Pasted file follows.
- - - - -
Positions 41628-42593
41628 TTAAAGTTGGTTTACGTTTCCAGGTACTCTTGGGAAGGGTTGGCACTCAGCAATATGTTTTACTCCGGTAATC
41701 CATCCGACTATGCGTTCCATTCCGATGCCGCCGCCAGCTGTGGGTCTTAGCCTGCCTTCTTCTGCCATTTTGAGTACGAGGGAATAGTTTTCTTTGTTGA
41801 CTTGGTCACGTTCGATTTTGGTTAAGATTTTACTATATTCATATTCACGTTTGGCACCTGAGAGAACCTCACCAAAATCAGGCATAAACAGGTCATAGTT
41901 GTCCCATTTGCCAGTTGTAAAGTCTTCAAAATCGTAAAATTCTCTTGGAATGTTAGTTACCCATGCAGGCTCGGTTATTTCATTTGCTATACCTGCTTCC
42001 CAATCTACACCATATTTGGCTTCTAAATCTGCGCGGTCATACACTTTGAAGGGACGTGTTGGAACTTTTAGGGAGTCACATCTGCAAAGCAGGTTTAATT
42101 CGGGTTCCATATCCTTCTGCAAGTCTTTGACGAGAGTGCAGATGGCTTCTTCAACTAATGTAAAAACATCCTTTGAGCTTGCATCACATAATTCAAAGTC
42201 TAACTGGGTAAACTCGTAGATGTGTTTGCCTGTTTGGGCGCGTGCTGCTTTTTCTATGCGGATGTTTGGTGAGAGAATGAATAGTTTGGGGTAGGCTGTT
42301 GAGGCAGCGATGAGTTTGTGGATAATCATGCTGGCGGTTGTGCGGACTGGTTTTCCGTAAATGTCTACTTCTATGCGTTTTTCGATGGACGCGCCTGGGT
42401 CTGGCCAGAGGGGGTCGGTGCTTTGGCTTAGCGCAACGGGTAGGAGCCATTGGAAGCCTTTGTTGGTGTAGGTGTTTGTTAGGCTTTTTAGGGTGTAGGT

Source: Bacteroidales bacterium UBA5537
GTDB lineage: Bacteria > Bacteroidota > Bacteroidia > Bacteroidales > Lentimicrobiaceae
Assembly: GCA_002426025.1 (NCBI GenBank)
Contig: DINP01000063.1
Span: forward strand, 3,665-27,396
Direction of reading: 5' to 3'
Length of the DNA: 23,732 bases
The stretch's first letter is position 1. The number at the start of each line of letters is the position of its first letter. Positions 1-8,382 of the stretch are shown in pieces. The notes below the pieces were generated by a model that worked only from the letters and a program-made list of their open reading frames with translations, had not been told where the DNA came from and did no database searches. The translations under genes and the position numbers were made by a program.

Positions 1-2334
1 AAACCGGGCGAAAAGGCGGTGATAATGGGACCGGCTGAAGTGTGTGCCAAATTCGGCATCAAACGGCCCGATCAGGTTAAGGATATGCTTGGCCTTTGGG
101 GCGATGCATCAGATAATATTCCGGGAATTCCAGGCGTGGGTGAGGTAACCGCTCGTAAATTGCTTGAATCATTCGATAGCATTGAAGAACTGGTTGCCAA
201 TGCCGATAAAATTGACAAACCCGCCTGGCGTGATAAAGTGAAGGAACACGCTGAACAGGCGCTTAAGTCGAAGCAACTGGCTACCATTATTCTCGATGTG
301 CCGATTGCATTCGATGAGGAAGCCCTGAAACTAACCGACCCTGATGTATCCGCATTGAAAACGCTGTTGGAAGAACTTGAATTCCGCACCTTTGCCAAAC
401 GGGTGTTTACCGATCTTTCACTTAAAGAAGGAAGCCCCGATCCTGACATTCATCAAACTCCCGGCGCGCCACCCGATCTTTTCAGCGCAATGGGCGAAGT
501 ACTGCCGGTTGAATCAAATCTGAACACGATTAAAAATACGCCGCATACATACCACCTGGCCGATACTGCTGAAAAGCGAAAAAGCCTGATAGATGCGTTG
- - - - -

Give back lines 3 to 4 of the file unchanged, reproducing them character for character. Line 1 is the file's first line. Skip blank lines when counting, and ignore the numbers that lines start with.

41701 CATCCGACTATGCGTTCCATTCCGATGCCGCCGCCAGCTGTGGGTCTTAGCCTGCCTTCTTCTGCCATTTTGAGTACGAGGGAATAGTTTTCTTTGTTGA
41801 CTTGGTCACGTTCGATTTTGGTTAAGATTTTACTATATTCATATTCACGTTTGGCACCTGAGAGAACCTCACCAAAATCAGGCATAAACAGGTCATAGTT